Freedom, Cliches, and Christ

“Freedom isn’t free.”

The phrase has been running through my brain in these days leading up to Memorial Day.

I remember the first time someone thanked me (me!) for the sacrifices I’d made for freedom.

Me? Sacrifice for freedom?

Of course, said they. You’ve given your brothers to the cause of freedom.

Except that I haven’t really. Not much.

Both my brothers (and my sister-in-law) are proud living Marines. The price we’ve paid is small.

All three of my sibling Marines have all their body parts. The price we’ve paid is small.

Yes, their choice to volunteer in the USMC has meant that I missed my brother and sister-in-law’s wedding. It has meant that John and Kaytee will be stationed far from me. It has meant some discomfort to me. But it is a very small price.

Don’t thank me. I have hardly paid.

John, Kaytee, and Tim have paid more. They have given up a modicum of their own freedom, have submitted themselves to be at the beck and call of the USMC. They do not choose where they will go or what they will be. They do not choose how many push-ups they will do or how fast they will run. The USMC says and they must do.

Even so, their sacrifices pale in the light of many others who have gone before.

Veterans of past wars have come home scarred mentally and physically. They fought, some willingly, some unwillingly for a cause some believed in and others did not. Sometimes they won and sometimes they lost. Sometimes the world was freer for their contributions, sometimes it was not. Yet they fought, they sacrificed to obtain or maintain freedom for others.

Men and women have fought and died for freedom, leaving behind their blood, their bodies, their brave deeds. They fought for a freedom they would not enjoy-freedom to live in peace in the United States, in Europe, in the Middle East. They fought against regimes that did not topple in their lifetimes, lifetimes cut short by war. They never saw the end of the central powers, of Nazi Germany, of Soviet Communism.

They paid everything they had.

Yet even their sacrifice pales in light of a great sacrifice.

Freedom isn’t free. Jesus paid a high price for it.

A soldier subjects himself to humiliation by drill instructors, by foreign enemies, by insensitive and misunderstanding brutes at home. Christ subjected himself to humiliation by becoming a part of His creation. He subjected Himself to the humiliation of being mocked by the very ones He had given life, the ones whose life He currently sustained.

A soldier is conscripted or volunteers, knowing that death is possible. Jesus volunteered, knowing that death was inevitable, necessary.

A soldier may bear the wrath of a peeved higher officer, of an angry enemy combatant, of a rabid anti-war activist. Christ bore the wrath of His own righteous Father.

Freedom isn’t free.

Jesus paid for it. He paid a price we could never pay.

I wonder, as these thoughts run through my head, if I’m not cheapening the sacrifice of our soldiers, not reducing the impact of our fallen veterans. Am I trivializing all that Memorial Day is about? I am, after all, making light of the physical sacrifices of our soldiers by comparing them with the huge sacrifice of my Savior.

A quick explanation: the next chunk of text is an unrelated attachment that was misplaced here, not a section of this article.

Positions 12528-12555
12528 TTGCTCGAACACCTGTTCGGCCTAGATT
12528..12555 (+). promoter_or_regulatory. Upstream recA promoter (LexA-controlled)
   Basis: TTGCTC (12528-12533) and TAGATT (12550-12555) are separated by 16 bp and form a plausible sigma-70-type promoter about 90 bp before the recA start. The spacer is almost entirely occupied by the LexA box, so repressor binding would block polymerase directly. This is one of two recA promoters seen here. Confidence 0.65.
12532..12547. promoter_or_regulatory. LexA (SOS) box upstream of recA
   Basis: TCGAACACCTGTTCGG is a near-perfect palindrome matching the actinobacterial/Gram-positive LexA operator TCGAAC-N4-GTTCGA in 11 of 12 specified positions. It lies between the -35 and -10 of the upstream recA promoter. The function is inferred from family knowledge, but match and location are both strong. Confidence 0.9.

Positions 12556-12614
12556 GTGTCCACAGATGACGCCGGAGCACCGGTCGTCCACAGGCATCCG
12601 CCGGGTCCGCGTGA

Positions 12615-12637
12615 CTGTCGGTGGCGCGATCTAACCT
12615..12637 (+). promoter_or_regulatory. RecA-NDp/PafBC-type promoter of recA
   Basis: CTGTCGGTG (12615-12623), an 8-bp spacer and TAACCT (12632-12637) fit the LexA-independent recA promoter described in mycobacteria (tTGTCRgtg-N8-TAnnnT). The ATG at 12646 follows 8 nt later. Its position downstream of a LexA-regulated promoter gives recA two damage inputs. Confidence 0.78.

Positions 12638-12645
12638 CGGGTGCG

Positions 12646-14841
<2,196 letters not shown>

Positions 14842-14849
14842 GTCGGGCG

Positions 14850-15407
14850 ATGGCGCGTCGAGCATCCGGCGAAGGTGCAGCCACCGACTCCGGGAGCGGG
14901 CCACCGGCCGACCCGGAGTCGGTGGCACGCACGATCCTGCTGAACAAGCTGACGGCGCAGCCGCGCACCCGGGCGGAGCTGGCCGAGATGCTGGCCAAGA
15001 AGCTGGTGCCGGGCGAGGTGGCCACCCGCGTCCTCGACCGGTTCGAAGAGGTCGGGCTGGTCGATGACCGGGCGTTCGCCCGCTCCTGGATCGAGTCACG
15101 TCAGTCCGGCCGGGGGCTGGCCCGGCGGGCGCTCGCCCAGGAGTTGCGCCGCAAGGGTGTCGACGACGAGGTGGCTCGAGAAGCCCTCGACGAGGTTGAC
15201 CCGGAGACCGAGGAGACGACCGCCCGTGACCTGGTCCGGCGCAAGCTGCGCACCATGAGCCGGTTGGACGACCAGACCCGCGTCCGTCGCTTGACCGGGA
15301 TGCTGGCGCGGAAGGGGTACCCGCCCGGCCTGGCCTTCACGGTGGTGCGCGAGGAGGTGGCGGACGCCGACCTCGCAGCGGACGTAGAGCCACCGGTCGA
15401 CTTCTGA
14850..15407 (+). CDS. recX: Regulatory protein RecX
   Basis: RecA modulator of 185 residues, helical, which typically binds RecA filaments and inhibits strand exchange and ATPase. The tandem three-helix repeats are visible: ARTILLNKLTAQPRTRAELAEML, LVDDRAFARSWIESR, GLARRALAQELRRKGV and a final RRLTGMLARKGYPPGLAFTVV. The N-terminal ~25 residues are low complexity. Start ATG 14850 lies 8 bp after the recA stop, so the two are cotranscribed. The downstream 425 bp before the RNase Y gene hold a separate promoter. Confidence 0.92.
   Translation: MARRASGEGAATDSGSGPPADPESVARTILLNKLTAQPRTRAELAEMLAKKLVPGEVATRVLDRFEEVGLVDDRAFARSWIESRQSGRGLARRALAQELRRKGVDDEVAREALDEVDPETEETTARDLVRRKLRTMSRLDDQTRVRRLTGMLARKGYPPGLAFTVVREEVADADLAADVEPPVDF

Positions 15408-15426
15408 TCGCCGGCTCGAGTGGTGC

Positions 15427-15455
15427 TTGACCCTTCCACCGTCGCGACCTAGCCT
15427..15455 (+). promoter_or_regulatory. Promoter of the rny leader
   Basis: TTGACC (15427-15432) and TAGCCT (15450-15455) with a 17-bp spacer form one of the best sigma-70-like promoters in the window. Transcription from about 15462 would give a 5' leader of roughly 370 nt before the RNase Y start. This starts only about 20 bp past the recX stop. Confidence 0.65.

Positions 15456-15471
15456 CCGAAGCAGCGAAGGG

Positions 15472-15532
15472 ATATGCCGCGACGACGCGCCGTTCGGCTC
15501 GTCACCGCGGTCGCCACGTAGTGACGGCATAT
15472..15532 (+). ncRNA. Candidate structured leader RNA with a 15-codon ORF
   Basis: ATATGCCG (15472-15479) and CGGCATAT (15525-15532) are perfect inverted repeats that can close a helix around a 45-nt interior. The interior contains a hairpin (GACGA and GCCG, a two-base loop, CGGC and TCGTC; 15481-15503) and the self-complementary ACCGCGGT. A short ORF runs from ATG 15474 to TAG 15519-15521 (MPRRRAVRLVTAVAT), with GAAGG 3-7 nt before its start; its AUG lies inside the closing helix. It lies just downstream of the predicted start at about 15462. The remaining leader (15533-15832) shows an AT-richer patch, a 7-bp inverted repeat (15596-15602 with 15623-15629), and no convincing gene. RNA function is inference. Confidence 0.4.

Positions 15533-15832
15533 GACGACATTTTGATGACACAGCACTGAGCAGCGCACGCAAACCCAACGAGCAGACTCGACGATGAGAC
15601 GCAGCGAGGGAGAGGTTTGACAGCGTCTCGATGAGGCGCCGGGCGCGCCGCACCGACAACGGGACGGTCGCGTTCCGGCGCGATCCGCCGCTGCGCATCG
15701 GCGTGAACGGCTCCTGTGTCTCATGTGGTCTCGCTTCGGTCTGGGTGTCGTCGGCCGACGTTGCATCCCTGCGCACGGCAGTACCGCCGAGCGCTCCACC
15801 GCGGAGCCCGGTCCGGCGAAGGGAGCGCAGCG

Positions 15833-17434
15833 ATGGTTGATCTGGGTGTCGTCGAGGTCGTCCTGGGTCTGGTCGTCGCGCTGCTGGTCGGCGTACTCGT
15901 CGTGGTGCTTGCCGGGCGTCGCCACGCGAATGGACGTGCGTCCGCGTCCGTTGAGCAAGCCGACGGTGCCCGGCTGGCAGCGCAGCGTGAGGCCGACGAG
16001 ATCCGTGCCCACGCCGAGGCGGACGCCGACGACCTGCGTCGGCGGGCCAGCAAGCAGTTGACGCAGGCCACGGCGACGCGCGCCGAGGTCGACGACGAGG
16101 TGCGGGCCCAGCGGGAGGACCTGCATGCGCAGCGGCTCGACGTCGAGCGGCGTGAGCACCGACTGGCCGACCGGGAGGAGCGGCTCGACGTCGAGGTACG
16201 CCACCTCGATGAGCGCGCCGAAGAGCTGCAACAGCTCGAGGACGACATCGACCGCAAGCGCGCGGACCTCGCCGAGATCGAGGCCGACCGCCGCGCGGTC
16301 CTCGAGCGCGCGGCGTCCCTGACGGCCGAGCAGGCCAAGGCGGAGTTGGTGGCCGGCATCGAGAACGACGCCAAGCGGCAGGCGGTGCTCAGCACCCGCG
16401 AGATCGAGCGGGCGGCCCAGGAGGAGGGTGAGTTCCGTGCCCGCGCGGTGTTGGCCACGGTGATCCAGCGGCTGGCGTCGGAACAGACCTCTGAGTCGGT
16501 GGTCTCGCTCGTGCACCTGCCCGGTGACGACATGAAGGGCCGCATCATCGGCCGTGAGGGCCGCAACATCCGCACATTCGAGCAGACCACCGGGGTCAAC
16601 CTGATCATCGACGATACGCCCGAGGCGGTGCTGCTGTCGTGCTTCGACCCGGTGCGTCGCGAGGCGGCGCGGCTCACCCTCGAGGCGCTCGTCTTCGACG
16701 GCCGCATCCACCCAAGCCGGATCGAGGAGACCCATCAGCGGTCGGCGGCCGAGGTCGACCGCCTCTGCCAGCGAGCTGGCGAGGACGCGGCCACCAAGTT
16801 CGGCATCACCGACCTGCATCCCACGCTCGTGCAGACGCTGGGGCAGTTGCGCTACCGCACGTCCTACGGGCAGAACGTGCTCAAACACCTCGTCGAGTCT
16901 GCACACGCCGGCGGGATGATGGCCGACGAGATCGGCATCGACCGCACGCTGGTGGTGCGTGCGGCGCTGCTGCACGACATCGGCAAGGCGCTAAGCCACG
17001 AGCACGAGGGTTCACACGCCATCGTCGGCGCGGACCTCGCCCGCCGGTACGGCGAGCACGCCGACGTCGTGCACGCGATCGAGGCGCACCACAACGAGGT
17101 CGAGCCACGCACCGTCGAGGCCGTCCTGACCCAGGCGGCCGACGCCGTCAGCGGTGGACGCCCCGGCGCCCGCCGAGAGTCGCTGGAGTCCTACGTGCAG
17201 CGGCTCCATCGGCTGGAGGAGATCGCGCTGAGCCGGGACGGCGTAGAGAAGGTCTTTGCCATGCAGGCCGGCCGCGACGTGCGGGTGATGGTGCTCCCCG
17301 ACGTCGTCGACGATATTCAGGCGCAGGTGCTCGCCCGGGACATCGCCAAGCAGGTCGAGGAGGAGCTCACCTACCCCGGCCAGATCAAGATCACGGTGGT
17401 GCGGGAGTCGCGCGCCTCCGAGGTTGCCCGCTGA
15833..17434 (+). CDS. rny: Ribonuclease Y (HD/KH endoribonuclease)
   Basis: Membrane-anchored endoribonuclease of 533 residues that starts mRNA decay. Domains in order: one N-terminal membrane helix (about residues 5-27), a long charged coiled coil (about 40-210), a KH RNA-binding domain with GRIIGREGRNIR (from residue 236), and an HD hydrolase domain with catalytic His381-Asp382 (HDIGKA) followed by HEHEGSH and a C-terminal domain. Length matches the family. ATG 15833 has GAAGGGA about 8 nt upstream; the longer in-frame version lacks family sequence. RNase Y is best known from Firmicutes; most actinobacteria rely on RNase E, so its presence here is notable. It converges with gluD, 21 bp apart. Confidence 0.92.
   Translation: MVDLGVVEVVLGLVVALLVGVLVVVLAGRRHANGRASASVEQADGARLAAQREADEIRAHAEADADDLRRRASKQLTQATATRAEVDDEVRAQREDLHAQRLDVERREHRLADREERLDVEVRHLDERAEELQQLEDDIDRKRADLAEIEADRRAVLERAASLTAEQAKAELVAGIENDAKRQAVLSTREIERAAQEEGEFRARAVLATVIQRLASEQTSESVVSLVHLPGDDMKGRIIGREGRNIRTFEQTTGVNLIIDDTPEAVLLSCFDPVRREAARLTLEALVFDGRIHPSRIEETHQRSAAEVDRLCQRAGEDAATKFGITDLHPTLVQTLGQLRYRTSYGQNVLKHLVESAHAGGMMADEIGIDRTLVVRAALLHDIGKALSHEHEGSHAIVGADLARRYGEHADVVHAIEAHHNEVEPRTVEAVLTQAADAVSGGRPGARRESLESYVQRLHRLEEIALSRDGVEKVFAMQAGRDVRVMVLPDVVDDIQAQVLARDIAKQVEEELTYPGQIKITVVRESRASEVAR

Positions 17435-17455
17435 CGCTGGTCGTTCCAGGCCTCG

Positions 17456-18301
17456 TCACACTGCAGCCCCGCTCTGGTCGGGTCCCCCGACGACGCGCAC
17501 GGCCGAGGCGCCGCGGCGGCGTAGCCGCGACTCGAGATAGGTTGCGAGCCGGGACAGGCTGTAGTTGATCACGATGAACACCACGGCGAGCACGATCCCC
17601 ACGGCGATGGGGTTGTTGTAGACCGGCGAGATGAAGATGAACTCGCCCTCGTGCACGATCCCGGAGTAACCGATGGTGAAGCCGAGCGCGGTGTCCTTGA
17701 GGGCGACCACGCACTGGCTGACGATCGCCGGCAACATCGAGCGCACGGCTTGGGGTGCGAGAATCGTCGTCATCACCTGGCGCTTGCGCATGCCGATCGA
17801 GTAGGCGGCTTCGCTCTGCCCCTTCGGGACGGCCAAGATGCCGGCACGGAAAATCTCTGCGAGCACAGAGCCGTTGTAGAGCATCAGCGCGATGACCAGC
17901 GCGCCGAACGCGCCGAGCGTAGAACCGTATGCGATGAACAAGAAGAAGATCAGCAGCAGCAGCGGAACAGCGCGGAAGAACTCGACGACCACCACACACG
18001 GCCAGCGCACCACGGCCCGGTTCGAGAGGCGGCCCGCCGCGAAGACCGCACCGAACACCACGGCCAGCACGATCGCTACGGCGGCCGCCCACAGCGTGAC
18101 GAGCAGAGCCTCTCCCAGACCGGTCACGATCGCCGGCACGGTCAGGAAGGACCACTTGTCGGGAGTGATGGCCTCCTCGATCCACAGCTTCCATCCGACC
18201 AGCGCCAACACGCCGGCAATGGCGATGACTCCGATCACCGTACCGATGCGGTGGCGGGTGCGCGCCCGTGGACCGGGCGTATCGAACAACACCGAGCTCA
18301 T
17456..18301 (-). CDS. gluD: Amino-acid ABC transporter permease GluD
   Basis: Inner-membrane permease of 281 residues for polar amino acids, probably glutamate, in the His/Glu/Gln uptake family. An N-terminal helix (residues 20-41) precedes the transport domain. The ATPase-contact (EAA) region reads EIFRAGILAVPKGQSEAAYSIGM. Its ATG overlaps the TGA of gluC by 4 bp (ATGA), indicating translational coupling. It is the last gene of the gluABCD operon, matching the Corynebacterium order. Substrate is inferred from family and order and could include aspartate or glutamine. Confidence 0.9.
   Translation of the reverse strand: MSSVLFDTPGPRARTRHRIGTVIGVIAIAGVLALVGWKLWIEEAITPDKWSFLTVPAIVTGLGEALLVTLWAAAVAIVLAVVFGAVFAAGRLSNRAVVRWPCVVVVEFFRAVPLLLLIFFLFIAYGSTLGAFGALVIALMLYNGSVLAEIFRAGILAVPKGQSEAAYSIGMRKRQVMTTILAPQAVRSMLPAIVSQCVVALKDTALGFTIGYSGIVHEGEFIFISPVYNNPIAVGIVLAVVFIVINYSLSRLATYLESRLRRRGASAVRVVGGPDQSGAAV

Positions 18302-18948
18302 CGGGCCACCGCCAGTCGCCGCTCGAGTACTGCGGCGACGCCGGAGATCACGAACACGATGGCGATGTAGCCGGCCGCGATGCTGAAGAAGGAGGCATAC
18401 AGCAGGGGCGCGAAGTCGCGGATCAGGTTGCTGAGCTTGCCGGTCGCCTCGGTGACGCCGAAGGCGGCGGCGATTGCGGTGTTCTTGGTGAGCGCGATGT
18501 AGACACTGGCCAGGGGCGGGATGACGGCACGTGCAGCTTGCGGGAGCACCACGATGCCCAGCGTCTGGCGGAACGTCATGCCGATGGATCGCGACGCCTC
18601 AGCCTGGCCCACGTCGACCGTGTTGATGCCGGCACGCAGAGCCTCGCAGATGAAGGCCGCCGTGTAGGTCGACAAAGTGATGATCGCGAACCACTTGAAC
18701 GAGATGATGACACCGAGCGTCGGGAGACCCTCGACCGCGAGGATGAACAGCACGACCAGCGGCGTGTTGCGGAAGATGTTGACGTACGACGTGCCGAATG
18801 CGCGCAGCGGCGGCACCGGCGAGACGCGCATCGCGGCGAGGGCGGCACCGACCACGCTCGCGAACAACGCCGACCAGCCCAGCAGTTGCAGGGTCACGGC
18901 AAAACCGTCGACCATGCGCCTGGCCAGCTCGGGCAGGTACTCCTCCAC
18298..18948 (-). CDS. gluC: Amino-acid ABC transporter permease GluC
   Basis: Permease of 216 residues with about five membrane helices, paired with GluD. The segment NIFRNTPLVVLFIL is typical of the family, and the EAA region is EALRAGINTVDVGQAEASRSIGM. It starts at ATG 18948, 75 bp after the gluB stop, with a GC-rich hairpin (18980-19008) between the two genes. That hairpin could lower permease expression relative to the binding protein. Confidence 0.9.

But no, I realize. If anything, I make light of Christ by comparing His sacrifice with that of a soldier.

How can I thank a veteran today? How can I remember the mere men who fought for freedom?

I can thank my veterans by telling them of the freedom that transcends politics. I can remember those who fought by glorifying the one who Won.

Because he who the Son sets free is free indeed.

May I fight, may I sacrifice, may I live and die that His Sacrifice be remembered.

If you loveā€¦

“How did one find joy? In books it seemed to be found in love–a great love….So, if he wanted the heights of joy, he must have, if he could find it, a great love. But in the books again, great joy through love seemed always to go hand in hand with frightful pain. Still, he thought, looking out across the meadow, still, the joy would be worth the pain–if, indeed, they went together. If there were a choice–and he suspected there was–a choice between, on the one hand, the heights and the depths and, on the other hand, some sort of safe, cautious middle way, he for one, here and now chose the heights and the depths.
~Sheldon Vanauken, A Severe Mercy

Love is intrinsically dangerous. It is a giving away of one’s heart that opens one up to the ecstasies of love’s return and the torments of love’s rejection. Some might carefully wall off their hearts, seal them against love, in order to preserve the cautious middle way with neither heights nor depths.

I choose to love.

“The best way to confront the traditional view of the impassibility of God, however, is to ask ‘what meaning there can be in a love which is not costly to the lover.’ If love is self-giving, then it is inevitably vulnerable to pain, since it exposes itself to the possibility of rejection and insult.
~John Stott, The Cross of Christ

But love is not merely the initial giving away of one’s self, the captivation with another, the heady emotion of shared joy. Love is the continued giving, even when joy seems unlikely, even impossible.

Love looks like the cross.

Love is giving of oneself when it provides no rapture, only pain. Love is choosing the pain; if by the pain, the beloved’s joy can somehow be increased.

I have been offered a choice.

If you love… you rejoice when the beloved rejoices, even if his rejoicing is your sorrow.

If you love… you pray for the beloved’s peace, even if his peace means your turmoil.

If you love… you must be willing to die.

This is not romantic, butterflies-in-the-stomach, shivers-up-and-down-my-spine love. This is cross-love, God’s love. And I pray one day, I should truly learn to love this way.